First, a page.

Tip for Preparing Matcha

Have you made a bowl of Matcha at home? Has your matcha gotten lumpy? 

A friend of mine working at a tea company in Kyoto gave me a tip about making Matcha without lump: that is, adding a bit of water.
1.Put some Matcha into a bowl. (about 1.5 to 2 tea scoops for one bowl).
2.Add a bit of water (not hot water) over the tea and knead them with a tea whisk.

3.Then pour hot water into the bowl and whisk it until it’s ready.

 Please do remember this is OK for you to prepare Matcha at home. It will never ever be done at a traditional Japanese tea ceremony. 

One more thing. Matcha doesn't have to be frothy. It really depends on the school. Urasenke school considers tea with bubble better while Omotesenke school doesn't. Omotesenke tries not to make the tea frothy.  (ref: Omotesenke needs 1.5 tea scoops of tea while Urasenke does 2 tea scoops of tea) 

Either way, this is worth trying!


How to make "CHASEN (tea whisk)"

This is the way of making CHASEN (tea whisk).  
You will see Japanese master craftsmanship! Don't miss it!

* You Tube: Takayama tea whisk

* FYR, see the blog written on January, 2011


"Kyakudo" = soil improvement

---- To add fertile soil or soil from the different area into tea farm to improve the soil.

I’ve learned this word recently from a farmer that I know. Kyakudo literally means “guest soil” in Japanese. What an interesting word! It maybe natural for farmers to prepare good soil, but I re-recognize that “tea is not produced in a day”, and should appreciate their efforts.

doing kyakudo from Wazuka Black Tea Co.,Ltd

* Website; Wazuka Black Tea Co.,Ltd (KYOTO)  http://www.wazukakoucha.com/


Harmony with Nature - "Chagusaba" method -

Some tea in Shizuoka, especially Higashiyama area, is cultivated by the traditional “chagusa-ba” method, which is often translated as traditional tea-grass integrated system. 

The dried-grasses mainly bamboo and pampas called “chagusa” are cut down, dried, shredded and spread around the roots of tea trees as a mulch. Eventually it will be a good compost. It seems that “chagusa” prevents weeds from growing along the furrows, enriches the soil, helps retain moisture and fertilizer for a long period, and helps new leaves grow better. Naturally, the tea taste gets better and the flavor improves.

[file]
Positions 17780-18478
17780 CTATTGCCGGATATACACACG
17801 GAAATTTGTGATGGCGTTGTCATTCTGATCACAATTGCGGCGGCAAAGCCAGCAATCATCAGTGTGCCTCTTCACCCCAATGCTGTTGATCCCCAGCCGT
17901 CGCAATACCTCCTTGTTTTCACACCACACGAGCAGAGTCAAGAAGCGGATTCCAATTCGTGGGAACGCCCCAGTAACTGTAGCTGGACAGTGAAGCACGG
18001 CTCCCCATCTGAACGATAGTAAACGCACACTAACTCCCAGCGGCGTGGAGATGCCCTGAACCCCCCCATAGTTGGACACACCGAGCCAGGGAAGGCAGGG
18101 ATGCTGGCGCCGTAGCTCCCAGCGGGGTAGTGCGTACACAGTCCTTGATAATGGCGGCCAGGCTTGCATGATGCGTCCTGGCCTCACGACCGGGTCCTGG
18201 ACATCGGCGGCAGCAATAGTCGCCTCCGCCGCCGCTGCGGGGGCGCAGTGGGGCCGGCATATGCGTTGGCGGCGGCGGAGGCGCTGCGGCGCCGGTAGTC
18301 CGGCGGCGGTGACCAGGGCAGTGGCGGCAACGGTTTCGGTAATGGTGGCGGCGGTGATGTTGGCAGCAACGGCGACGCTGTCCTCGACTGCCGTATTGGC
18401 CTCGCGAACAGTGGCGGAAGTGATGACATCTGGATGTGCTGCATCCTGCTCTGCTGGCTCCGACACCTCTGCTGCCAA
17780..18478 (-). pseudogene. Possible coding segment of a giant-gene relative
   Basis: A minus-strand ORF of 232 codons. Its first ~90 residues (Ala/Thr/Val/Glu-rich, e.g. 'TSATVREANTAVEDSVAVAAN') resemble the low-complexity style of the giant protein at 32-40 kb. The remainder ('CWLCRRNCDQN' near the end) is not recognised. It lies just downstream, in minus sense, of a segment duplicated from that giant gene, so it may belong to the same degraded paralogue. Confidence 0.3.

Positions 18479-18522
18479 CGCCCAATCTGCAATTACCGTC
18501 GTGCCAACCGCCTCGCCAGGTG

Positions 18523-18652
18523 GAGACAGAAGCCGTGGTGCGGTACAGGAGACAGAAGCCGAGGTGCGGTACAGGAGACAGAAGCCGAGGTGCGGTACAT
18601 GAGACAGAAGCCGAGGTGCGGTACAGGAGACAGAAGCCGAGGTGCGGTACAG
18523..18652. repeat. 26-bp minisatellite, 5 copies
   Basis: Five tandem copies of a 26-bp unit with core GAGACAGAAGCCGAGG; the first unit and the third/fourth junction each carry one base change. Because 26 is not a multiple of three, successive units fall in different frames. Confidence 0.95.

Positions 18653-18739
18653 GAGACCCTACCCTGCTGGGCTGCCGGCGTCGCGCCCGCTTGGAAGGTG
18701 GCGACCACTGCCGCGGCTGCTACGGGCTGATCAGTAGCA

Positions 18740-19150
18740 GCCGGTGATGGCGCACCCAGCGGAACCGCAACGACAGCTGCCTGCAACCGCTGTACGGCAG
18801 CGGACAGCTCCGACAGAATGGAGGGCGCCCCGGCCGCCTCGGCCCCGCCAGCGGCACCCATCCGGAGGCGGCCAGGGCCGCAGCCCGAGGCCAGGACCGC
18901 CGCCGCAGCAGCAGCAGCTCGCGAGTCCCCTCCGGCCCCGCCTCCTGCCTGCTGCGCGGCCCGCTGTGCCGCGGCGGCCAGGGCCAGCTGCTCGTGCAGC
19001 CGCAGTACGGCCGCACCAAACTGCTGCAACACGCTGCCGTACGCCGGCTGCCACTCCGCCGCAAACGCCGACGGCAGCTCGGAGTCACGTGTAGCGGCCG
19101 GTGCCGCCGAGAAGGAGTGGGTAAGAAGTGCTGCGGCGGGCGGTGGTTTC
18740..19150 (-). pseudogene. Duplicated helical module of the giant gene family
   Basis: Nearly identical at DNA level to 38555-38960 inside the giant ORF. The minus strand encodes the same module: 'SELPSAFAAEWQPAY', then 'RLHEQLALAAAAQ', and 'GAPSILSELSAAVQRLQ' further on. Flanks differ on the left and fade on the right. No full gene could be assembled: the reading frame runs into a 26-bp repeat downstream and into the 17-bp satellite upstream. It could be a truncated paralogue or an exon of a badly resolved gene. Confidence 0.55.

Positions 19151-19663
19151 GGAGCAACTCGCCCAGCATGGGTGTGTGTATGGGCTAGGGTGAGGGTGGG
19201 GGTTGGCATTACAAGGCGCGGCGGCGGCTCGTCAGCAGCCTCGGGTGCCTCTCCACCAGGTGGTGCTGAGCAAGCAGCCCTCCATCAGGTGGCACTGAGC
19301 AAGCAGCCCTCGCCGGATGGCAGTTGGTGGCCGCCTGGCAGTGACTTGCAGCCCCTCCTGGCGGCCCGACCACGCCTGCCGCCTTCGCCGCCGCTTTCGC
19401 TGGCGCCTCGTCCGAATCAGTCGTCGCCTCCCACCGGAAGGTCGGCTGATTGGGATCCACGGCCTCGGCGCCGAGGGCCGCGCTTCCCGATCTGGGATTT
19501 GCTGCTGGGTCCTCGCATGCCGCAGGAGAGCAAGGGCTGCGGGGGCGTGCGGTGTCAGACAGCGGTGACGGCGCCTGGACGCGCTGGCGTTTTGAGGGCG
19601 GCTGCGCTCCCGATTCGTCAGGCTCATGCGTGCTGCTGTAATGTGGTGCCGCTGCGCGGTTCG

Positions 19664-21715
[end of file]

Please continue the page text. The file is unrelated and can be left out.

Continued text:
This method is not only for making good tea. It is good for biodiversity. Since the grasses are cut down regularly, other fauna and flora including rare and endangered species survive in that area. (This method is designated as GIAHS 'Globally Important Agricultural Heritage System').

* You will learn about Chagusa-ba method "The secret to High Quality Tea by UNU Channel"

One of the farmers who grow tea with this method is  Kaneroku-Matsumotoen tea farm. Their family started tea business about 200 years ago and have been keeping the method since then. While keeping its tradition method and tea, they produce ’innovative’ tea like the first Japanese smoked-tea. Their signature is the Whisky-barreled smoked tea leave….and its bottled tea too! I think Matsumoto's tea is made from harmony of human and nature, and tradition and innovation.

from Kaneroku-Matsumotoen

Left: Not Whisky, it's tea made from his smoked tea in Whisky barrel


Hotel for Tea lovers - The hotel 1899 TOKYO-

“The Hotel 1899 Tokyo” will open in December 2018. 
Don’t say “So what?”.------Because the concept of the hotel is “TEA”!  

The rooms will be designed like “Iori (hermitage)” inspired by Japanese tea house. The restaurants’ signature will be tea, of course. We still have one more year to see what’s like, but it’s already the talk of tea people. 

* HOTEL 1899 TOKYO  http://1899.jp/hotels/tokyo/en/

Photos from Hotel 1899 TOKYO


Learn Tea from Tea Room

When I was younger, Japanese tea was served as a welcome drink with free of charge at eatery places. Nobody had imagined to pay for Japanese tea. No wonder we didn't see almost any Japanese tearooms back then. Now, we see them. Not popular as much as coffee shops and British style tearooms, but they are seen here and there.

I realize that Japanese tea rooms tend to introduce “hand-on” style unlike coffee shop and the British style tearooms. 

At some tearooms, you brew the tea yourself followed by the instruction. 

At a tearoom in Osaka, you prepare your own tea by whisking Matcha or freshly-ground Sencha. And you can choose the teacup you want to drink with. 


When I am at Japanese tearooms, I sometime hear the conversation like those:

This tea pot is so pretty!
Ah, I see. This is how to brew it. Interesting!
I didn’t know there are many different kinds of Japanese green tea.
The taste is different from bottled one! It's tasty!

These days, people drink more bottled tea, and they don't brew tea at home. Some are eager to try when new bottled green tea are put on the market, but don't show any interests in brewing tea with kyusu and miss the chance to learn how to brew it. Those tearooms can help people especially younger generations begin to appreciate its value. 

Kamairicha made by Mr Kajihara in Kumamoto

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